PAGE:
As for fanaticism, pare the word down to its root and you get “fan”. If Ron Paul has some enthusiastic fans, I am pleased to hear it.

    Mr. Craymer also mentions “disturbing signs of a messianic following”. Strip that phrase of it’s negative or religious connotations and use the definition “Relating to any popular or inspirational leader, especially a liberator” and hey – that does seem to apply to Ron Paul doesn’t it?

  9. “Mr. Craymer has a problem that Ron Paul newsletters alleged that lobbyists for Israeli interests attempted to influence Representatives (they would hardly be doing their job if they failed to do so) and attempts to stretch that into the claim that “I begin to sense something about two steps back from Jews are running the world.””

    Uh, actually, you might want to go back and re-read what I wrote. It wasn’t his claim that Israeli lobbyists were trying to influence Congress; that’s what they do. It was his claim that Israeli agents were standing in the galleries, giving directions to members of the House how to vote. I shudder to think what else Mr. Paul thinks he sees.

    “Take the “suddenly” out of it and it sounds quite a bit less disturbing (when does Mr. Craymer think Ron Paul supporters would show up?) As for frightening intensity, there are plenty of citizens out there that have been overtaxed, overregulated and socially engineered to fuel plenty of chanting at the opportunity to have a realistic opportunity to elect an advocate of limited government to the office of president.”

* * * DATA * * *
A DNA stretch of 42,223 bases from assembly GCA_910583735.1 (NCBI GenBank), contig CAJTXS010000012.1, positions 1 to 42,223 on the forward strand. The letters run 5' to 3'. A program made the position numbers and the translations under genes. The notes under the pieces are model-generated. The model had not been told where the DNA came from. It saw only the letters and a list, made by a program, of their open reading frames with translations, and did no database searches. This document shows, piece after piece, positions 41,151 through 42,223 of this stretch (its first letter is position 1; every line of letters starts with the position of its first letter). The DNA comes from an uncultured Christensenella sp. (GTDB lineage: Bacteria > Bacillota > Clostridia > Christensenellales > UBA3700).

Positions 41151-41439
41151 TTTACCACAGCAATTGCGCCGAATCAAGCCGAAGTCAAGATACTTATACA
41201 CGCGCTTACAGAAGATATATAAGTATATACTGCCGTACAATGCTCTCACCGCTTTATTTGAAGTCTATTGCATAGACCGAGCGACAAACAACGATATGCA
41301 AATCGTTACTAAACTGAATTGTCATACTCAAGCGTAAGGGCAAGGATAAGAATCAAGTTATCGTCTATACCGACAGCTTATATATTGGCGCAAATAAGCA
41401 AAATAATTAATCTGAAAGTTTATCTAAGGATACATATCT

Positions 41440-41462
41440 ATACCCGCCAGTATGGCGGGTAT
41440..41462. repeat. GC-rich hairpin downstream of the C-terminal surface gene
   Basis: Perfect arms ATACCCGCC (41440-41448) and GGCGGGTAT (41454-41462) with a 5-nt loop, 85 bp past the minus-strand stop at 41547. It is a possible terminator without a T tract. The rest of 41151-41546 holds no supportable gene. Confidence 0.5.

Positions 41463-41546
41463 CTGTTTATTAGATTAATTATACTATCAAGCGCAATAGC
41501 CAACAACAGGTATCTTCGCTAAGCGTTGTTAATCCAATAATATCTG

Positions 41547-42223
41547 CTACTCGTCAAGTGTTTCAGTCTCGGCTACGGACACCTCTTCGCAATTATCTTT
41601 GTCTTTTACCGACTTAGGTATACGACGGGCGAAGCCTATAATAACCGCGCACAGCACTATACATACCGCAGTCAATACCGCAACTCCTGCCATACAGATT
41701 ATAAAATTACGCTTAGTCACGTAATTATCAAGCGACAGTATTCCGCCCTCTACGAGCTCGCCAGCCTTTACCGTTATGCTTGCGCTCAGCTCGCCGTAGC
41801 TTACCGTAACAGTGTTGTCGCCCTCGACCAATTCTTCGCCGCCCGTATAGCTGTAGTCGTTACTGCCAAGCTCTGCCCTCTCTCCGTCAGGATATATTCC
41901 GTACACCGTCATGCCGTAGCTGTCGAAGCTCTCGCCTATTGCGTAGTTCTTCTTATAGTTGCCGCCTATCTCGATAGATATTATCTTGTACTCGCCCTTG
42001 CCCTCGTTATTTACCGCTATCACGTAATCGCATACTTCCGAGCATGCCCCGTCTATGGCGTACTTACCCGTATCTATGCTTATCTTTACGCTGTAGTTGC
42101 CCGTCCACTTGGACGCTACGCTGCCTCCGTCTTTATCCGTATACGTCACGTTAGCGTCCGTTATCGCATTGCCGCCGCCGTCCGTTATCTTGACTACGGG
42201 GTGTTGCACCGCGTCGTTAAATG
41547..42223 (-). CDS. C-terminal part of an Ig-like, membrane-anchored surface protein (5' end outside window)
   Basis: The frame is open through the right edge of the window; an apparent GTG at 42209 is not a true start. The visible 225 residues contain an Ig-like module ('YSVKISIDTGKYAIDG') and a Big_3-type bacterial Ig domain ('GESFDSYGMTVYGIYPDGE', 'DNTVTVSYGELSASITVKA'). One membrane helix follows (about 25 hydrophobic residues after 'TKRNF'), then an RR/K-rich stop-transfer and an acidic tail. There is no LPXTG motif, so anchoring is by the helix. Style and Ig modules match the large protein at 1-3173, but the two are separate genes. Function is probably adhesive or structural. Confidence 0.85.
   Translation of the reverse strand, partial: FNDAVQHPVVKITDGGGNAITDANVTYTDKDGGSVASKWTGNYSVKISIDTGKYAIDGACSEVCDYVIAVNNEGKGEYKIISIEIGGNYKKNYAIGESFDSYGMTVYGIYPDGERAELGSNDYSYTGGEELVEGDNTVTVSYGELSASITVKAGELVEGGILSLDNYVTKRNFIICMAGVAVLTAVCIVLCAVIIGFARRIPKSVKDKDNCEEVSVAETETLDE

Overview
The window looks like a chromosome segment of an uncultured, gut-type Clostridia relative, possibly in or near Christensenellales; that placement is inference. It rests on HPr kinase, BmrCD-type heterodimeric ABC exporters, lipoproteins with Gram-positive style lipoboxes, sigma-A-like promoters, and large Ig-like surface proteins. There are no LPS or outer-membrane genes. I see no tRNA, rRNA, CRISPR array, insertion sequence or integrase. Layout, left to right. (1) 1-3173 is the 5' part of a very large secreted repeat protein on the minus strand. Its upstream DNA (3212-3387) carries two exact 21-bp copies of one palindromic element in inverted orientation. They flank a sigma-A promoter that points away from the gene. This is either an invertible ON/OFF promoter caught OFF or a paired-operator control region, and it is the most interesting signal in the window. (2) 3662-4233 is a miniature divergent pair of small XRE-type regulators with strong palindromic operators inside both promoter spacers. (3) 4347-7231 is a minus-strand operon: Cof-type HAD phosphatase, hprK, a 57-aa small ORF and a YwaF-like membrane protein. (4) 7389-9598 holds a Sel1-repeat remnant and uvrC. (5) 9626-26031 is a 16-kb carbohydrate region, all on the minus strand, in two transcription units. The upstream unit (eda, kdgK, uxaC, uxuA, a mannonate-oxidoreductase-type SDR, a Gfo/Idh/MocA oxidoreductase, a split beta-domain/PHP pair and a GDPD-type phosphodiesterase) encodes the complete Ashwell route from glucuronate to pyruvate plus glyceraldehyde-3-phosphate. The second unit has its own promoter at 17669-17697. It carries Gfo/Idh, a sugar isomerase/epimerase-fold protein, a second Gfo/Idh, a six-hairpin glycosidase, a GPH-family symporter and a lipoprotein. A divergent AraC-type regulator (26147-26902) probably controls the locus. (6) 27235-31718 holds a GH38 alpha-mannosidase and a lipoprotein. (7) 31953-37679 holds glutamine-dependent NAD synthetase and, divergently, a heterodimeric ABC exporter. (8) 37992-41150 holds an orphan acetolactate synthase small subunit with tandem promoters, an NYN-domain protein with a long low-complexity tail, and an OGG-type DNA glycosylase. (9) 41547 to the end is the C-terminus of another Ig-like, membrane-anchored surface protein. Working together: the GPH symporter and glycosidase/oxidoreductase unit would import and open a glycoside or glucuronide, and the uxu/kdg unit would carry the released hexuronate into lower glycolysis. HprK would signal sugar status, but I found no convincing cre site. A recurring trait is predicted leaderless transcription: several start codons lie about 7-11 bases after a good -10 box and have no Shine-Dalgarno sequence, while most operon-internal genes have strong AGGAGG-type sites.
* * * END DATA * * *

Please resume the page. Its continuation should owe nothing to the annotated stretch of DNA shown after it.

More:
You might want to go back and re-parse that sentence with the word “suddenly.” It doesn’t modify when they appeared, but the chanting when Ron Paul appeared.

    “As for fanaticism, pare the word down to its root and you get “fan”. If Ron Paul has some enthusiastic fans, I am pleased to hear it.”

    You don’t think there’s something a bit over the top about “Ron Paul Will Save America”? America is in a heap of trouble, no question, but to think that any single man is going to “save America” is worrisomely leader worship.

    And the etymology of “fan” is uncertain–but “fanatic” comes from the Latin word “fanaticus” for “insanely but divinely inspired.” The origins of either word don’t much matter when examining the current meaning.

  10. dwlawson says:

    “You don’t think there’s something a bit over the top about “Ron Paul Will Save America”? America is in a heap of trouble, no question, but to think that any single man is going to “save America” is worrisomely leader worship.”

    What I saw at GRPC was a mass of disaffected voters. I’ve been there…still am in many ways. Ron Paul has, in my opinion, great integrity and honesty and while I don’t agree with all of his ideas, I value integrity and honesty.

    In past elections I would have voted for him in a heart beat. I quit voting for Democrats many elections ago and haven’t made the transition to Republicans yet.

    However, this election I’m a single issue voter for once—gun rights. This means getting someone who will nominate strict constructionists to SCOTUS that actually has a chance to beat Hillary.

    I’ve been wondering where RP’s fans will go if/when he loses the primary.

  11. Loretta says:

    As it stands now, I’m probably voting for Ron Paul. I wouldn’t hug him, though because that’s kinda creepy … I like his Constitutionalist views and especially his ideas on immigration.

  12. Sebastian says:

    Hey Loretta. When did you become a libertarian? :)

  13. Loretta says:

    Oh, just recently I guess. I don’t think I ever thought about politics before, actually … Such ideas are exciting